#I’m With Sarah

CW: sexual violence, power dynamics

This is an open letter that has been circulating on social media as of June 2018, with the encouragement to share in solidarity.

A McGill student, Sarah Abdelshamy, is being sued by her former professor, Ahmed Fekry Ibrahim, for allegedly accusing him of sexual misconduct. Whether Sarah did so or not is beside the point. This is a blatant attempt to censor, intimidate, and silence a student through legal action, and it must not stand. I refuse to stand by while a student who actively works to uphold students’ rights and safety on campus is attacked.

I will not hide behind a collective “we” in an attempt to avoid retaliation. Instead, I will accept risk by engaging in direct action as an individual. I WILL NOT tolerate the use of the law as a means to silence students who defend victims of sexual harassment. I WILL NOT tolerate the unethical and unprofessional conduct of faculty members who engage in sexual relationships with their students. I WILL NOT tolerate McGill’s continued refusal to acknowledge the endemic problem of predatory faculty members and to handle unacceptable behaviour from staff thoroughly and proactively. Most importantly, I WILL NOT be frightened into silence.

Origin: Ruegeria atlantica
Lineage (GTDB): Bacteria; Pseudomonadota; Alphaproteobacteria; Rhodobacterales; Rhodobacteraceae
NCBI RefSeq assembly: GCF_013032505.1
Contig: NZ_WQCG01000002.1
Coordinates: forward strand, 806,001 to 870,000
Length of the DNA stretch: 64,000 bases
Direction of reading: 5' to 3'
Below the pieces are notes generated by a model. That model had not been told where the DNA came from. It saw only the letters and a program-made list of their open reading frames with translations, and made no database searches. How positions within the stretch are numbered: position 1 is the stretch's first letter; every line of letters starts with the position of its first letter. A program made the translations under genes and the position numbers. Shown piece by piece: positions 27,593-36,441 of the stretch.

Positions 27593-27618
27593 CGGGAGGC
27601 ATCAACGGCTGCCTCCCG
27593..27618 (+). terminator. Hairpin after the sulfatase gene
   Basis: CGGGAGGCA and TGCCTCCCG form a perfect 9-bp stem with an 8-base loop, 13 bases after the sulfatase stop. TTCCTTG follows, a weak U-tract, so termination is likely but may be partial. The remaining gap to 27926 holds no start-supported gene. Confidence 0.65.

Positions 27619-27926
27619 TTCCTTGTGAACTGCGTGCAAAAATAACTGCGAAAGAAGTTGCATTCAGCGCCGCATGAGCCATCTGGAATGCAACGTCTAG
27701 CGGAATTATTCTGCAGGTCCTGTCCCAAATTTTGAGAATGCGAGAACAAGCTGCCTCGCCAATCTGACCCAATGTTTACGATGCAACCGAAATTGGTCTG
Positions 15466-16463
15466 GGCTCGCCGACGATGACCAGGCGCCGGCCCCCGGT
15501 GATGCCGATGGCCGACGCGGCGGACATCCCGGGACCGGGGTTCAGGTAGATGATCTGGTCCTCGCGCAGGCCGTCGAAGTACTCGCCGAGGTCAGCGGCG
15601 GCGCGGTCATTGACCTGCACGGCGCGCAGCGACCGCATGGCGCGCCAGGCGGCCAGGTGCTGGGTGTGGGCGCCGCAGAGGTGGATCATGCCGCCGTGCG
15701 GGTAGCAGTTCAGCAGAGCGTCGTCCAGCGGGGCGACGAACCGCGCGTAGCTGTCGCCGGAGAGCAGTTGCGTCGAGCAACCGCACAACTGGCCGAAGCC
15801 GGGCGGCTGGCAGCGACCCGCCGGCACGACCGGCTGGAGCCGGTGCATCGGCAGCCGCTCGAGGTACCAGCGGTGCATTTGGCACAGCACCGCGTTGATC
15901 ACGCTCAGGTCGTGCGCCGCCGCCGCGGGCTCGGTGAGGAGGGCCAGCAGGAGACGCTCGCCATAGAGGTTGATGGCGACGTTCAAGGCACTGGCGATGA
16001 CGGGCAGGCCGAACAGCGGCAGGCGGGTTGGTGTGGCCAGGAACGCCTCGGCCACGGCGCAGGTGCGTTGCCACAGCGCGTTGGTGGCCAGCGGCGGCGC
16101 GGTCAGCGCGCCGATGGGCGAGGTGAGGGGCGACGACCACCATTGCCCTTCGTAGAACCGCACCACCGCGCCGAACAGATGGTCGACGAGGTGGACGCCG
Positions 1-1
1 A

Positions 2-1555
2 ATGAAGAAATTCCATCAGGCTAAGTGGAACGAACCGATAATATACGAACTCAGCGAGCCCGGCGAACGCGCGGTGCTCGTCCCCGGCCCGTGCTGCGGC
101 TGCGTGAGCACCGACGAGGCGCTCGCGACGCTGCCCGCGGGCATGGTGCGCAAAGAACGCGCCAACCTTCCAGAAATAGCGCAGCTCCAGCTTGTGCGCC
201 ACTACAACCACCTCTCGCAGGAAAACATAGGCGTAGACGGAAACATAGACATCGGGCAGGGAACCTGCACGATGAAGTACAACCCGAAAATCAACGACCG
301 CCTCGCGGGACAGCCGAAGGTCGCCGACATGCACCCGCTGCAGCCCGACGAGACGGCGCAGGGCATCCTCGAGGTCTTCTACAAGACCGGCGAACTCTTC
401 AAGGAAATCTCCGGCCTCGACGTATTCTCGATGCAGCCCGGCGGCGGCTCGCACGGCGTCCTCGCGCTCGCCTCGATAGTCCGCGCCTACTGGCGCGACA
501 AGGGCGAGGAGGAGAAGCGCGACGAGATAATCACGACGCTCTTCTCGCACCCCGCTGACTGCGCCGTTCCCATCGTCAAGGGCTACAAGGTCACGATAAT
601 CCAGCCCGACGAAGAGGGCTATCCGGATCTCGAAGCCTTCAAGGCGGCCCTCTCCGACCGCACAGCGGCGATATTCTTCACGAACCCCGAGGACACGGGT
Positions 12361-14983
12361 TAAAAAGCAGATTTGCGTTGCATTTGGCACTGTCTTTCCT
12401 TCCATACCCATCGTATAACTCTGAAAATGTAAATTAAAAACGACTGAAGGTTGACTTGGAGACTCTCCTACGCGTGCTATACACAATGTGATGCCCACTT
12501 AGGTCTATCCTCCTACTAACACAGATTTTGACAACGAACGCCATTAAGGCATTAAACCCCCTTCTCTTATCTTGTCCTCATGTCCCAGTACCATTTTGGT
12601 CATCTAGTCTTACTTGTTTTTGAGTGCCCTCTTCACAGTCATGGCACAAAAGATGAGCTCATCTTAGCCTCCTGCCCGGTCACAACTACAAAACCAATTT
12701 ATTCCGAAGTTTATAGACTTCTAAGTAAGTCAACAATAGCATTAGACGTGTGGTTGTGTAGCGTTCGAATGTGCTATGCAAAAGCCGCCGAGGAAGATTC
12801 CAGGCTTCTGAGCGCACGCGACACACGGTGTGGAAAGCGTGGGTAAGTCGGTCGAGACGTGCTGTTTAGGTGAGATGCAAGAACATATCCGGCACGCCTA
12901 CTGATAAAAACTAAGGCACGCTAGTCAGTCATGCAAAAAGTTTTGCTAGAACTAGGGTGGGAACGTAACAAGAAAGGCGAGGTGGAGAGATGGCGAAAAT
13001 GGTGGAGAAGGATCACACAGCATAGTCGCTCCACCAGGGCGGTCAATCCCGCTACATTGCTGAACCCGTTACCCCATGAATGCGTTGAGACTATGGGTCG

Ahmed Ibrahim’s sexually predatory behaviour has been an open secret for many years now. Ibrahim himself claims to have maintained a consensual sexual relationship with a student, but rejects the premise of this assertion. Article 4.1 of McGill’s Policy Against Sexual Violence states that a person is incapable of consenting to sexual activity that has been induced by conduct that constitutes an abuse of a relationship of trust, power or authority, such as the relationship between a professor and their student. Under McGill’s own policies, Ahmed Ibrahim has violated clear-cut boundaries of consent.

The failure of traditional legal mechanisms in protecting survivors, coupled with McGill’s consistent inaction vis-a-vis sexual violence, makes it necessary for perpetrators of gendered and sexual violence to be publicly outed through informal networks. When institutions fail students, we will take matters into our own hands. Today, I am asserting that community accountability is NOT defamation. I stand with Sarah Abdelshamy and Professor Pasha Khan, and condemn the legal action that they are facing.